This will mark the first time in India’s history that it plunges into recession
Though periods of economy stagnation often get billed as ‘recession’, officially, a nation is said be in recession only if it has two consecutive quarters of GDP decline.
Going by that yardstick, the official announcement of Q2 figures, expected on Friday, will mark the first time in India’s history that it plunges into recession.
Estimates by various agencies have put Indian economy declining anywhere from 8.6 per cent to 11 per cent or more. As for the whole year (financial year 2020-21), India’s economy will decline by 9.5 per cent, as per the estimate of the RBI.
An article in RBI’s monthly bulletin released last fortnight had put the Q2 drop at 8.6 per cent. “India has entered a technical recession in the first half of 2020-21 for the first time in its history with Q2 likely to record the second successive quarter of GDP contraction,” says Pankaj Kumar from RBI’s Monetary Policy Department in the article, though he reassures that the decline will be “short-lived”.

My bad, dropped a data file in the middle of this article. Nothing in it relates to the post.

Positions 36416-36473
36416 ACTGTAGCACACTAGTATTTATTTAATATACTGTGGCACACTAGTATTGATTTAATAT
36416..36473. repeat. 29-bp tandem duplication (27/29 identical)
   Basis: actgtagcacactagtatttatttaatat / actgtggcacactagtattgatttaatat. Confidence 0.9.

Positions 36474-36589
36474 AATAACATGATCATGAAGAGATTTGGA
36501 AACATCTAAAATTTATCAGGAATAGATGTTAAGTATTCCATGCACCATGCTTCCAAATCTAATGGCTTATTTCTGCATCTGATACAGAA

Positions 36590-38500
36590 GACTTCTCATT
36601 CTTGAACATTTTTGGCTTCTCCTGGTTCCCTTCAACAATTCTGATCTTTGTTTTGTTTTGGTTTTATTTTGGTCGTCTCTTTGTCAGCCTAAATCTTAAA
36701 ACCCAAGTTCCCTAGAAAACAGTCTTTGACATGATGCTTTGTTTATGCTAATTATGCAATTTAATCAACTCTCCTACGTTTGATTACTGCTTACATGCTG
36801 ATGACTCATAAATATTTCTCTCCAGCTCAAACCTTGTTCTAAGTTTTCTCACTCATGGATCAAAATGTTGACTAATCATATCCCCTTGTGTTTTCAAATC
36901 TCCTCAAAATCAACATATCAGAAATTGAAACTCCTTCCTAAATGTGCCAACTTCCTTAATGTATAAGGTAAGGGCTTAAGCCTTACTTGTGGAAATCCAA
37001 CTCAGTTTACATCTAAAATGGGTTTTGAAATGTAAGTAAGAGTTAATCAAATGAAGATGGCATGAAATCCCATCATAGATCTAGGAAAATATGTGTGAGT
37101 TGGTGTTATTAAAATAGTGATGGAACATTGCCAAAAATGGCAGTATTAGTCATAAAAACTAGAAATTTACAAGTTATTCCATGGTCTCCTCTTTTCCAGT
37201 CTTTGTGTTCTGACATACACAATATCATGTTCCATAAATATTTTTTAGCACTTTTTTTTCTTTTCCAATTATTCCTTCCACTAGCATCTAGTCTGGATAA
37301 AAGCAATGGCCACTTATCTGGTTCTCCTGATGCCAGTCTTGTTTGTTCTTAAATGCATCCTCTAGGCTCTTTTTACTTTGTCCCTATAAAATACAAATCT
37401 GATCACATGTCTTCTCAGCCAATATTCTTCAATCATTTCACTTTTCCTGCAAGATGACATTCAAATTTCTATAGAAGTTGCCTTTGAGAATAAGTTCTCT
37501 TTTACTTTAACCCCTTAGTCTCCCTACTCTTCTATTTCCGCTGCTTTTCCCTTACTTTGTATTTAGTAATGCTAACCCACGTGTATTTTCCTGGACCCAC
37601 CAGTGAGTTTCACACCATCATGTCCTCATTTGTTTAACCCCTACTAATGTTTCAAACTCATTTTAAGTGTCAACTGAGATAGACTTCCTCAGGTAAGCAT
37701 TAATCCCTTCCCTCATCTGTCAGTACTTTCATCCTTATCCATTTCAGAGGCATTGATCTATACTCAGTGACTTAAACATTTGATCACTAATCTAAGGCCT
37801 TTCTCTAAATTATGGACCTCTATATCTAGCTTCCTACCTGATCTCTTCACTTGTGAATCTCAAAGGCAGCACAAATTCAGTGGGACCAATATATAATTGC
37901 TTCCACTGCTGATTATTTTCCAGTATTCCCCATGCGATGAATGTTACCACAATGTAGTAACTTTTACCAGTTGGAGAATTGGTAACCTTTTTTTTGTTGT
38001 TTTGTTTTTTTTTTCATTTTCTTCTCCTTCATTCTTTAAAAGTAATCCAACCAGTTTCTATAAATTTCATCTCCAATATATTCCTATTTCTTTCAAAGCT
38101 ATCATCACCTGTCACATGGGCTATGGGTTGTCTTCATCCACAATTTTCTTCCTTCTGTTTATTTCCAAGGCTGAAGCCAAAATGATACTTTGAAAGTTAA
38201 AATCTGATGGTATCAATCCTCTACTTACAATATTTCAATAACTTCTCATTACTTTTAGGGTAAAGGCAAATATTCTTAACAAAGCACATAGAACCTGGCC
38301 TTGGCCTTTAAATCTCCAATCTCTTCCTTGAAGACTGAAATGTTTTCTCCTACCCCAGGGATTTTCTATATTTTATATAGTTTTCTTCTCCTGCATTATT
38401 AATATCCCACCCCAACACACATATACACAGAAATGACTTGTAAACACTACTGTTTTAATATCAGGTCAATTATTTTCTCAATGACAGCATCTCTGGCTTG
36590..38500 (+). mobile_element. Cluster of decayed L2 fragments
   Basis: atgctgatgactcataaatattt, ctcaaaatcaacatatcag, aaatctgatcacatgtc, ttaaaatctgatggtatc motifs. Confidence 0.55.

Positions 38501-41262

Different agencies have forecast different figures, all around minus 10 per cent, for the contraction of economy in Q2. While Bank of America’s estimate is the most hopeful at -7.5, the National Council of Applied Economic Research (NCAER) being cautious at -12.7. Other major estimates range from State Bank of India’s -10.7, ICRA’s -9.5 and Barclay’s -8.5.
Indian economy was in a ‘slowdown’ and not recession through the downturn of 2018 and ’19, dropping from a growth rate of 5.2 down to 3 per cent in the January-March quarter of this year, just as coronavirus hit. The nationwide lockdown announced at the end of March and remained in place in various forms into June ensured that the first quarter of financial year 2020-21 saw the GDP deep-diving to 23.9 per cent.
However for Q2 (July to September), the re-starting of economic activities, the pent-up demand and the festive season rush has definitely seen things looking up. The purchasing managers indices for manufacturing and services had improved, while exports also finally came back on the growth path. In fact, the uptick in indices was so much that SBI actually revised its forecast from 12.5 per cent de-growth to just 10.7 earlier this month. Agriculture, fisheries etc have been a bright spot, doing well throughout these troubled months, almost like a ray of life amidst dark clouds.
Yet, it may not be enough to save India from the inevitable tag of ‘recession’. It is also expected to fare the worst among all major global economies as far as recovery goes. How well Q2 has been for India will be known when the National Statistical Office releases the GDP data today.